IMX Exchange Inc.'s decision last week to indefinitely postpone its initial public offering shows how difficult it has become for Internet mortgage firms to raise capital - even those that bill themselves as business-to-business firms.
San Ramon, Calif.-based IMX, an online exchange that connects mortgage brokers and lenders, withdrew a public offering it had been planning since March, citing "general market conditions." It had hoped to raise $57.5 million by May. Erin Esparza, senior vice president of strategy and business development at IMX, said market conditions had changed since the company's March filing, prompting its board of directors to shelve the offering. She added that while it was waiting to sell shares to the public IMX was hampered in marketing its business to potential customers by the mandated regulatory quiet period. "We really have a great story, and we want to be able to freely get that story out to our audiences - be promotional, market to our audiences - and when you are in the quiet period, you're restricted from doing that."
Ms. Esparza said IMX has alternative sources of funding, including cash on hand and access to private capital if the need arises.
At yearend the company had $6.8 million of cash, cash equivalents, and short-term investments, and it had working capital of $4.4 million, according to the IPO prospectus. It raised $15.7 million from private investors in March.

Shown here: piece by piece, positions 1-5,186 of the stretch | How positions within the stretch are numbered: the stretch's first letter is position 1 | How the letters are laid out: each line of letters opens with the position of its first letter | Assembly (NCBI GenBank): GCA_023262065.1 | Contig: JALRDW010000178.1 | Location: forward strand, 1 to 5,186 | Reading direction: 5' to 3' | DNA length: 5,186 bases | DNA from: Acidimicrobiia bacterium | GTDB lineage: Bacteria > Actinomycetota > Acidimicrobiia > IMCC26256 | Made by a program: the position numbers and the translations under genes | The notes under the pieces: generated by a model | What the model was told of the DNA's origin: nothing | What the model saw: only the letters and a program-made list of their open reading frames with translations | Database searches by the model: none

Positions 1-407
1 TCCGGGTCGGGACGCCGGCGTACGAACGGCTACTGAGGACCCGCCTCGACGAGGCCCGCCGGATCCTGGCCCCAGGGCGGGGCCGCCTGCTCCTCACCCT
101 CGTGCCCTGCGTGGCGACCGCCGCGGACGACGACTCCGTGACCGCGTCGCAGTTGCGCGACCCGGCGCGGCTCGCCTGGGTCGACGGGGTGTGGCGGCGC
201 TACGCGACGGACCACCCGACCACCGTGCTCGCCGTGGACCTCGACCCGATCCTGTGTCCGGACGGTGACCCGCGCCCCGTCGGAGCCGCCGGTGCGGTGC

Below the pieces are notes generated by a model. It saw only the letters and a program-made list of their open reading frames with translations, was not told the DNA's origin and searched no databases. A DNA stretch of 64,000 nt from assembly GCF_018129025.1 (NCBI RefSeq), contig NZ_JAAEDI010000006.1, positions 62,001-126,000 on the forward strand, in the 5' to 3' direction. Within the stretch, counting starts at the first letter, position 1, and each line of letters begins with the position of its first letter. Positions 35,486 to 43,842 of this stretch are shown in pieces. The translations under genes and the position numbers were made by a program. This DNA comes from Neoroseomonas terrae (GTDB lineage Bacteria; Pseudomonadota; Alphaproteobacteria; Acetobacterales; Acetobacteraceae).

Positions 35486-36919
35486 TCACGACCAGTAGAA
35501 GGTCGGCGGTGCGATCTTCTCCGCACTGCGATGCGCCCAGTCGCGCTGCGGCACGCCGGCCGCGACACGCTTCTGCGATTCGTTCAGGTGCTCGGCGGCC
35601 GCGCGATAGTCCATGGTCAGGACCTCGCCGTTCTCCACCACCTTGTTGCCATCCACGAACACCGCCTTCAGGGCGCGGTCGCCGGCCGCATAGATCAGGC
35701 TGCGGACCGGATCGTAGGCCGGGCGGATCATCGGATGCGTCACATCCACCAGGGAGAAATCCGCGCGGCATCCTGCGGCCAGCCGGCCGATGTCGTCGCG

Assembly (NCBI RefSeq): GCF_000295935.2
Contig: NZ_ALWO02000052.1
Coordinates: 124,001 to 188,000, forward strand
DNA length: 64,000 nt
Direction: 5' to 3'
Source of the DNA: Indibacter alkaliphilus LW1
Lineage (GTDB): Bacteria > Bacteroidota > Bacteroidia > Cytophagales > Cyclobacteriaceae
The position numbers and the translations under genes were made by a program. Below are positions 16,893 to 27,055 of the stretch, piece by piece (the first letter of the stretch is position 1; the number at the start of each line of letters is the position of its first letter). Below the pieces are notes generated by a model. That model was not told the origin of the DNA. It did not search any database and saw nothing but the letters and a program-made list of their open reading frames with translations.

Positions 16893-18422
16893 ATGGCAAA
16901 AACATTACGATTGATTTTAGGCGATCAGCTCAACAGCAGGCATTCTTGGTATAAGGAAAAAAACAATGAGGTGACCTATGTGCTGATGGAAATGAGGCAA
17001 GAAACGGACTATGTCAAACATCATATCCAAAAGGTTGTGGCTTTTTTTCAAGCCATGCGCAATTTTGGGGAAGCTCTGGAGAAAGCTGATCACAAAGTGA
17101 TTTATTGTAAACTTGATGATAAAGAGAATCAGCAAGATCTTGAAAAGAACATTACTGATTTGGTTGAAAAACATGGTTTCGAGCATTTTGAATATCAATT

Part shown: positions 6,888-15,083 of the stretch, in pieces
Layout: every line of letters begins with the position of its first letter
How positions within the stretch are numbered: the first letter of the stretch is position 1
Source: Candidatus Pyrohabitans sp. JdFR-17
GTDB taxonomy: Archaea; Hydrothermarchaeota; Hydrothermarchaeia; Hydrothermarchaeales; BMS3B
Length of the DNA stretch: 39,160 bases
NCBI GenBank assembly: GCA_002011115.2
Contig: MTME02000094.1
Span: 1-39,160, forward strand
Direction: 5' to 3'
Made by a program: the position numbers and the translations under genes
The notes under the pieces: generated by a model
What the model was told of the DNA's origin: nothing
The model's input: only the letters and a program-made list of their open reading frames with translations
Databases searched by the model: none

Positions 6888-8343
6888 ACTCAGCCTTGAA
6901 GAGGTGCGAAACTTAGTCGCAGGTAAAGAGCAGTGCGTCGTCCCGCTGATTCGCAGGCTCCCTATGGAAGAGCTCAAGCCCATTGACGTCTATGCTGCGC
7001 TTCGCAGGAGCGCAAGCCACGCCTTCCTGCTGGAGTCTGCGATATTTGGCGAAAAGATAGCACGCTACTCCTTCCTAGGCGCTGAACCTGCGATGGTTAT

The IPO withdrawal, however, may begin a challenging period for IMX - and many other mortgage-related Internet companies. "If you're involved in the mortgage origination business, this is a difficult time in the cycle to attract capital, at least public capital," said Art Bender, an analyst at Credit Suisse First Boston.
Mr. Bender said IMX's business model faces hurdles. "The problem that a lot of these companies have is that the current system of exchanging information between brokers and lenders actually works pretty well for most brokers," he said.
Most brokers have relationships with three or four lenders and are reluctant to work with lenders with which they are not familiar, Mr. Bender said. "And there's not all that big of a pricing differential" between selling a loan on an online exchange and selling it to a lender the old-fashioned way.
But IMX remains optimistic. "We've done over $2 billion in transactions, and that's still a very small share of the market overall," Ms. Esparza said. "We'll just keep an eye on the market conditions, and when the board and their advisers believe that it's the right time, they'll refile."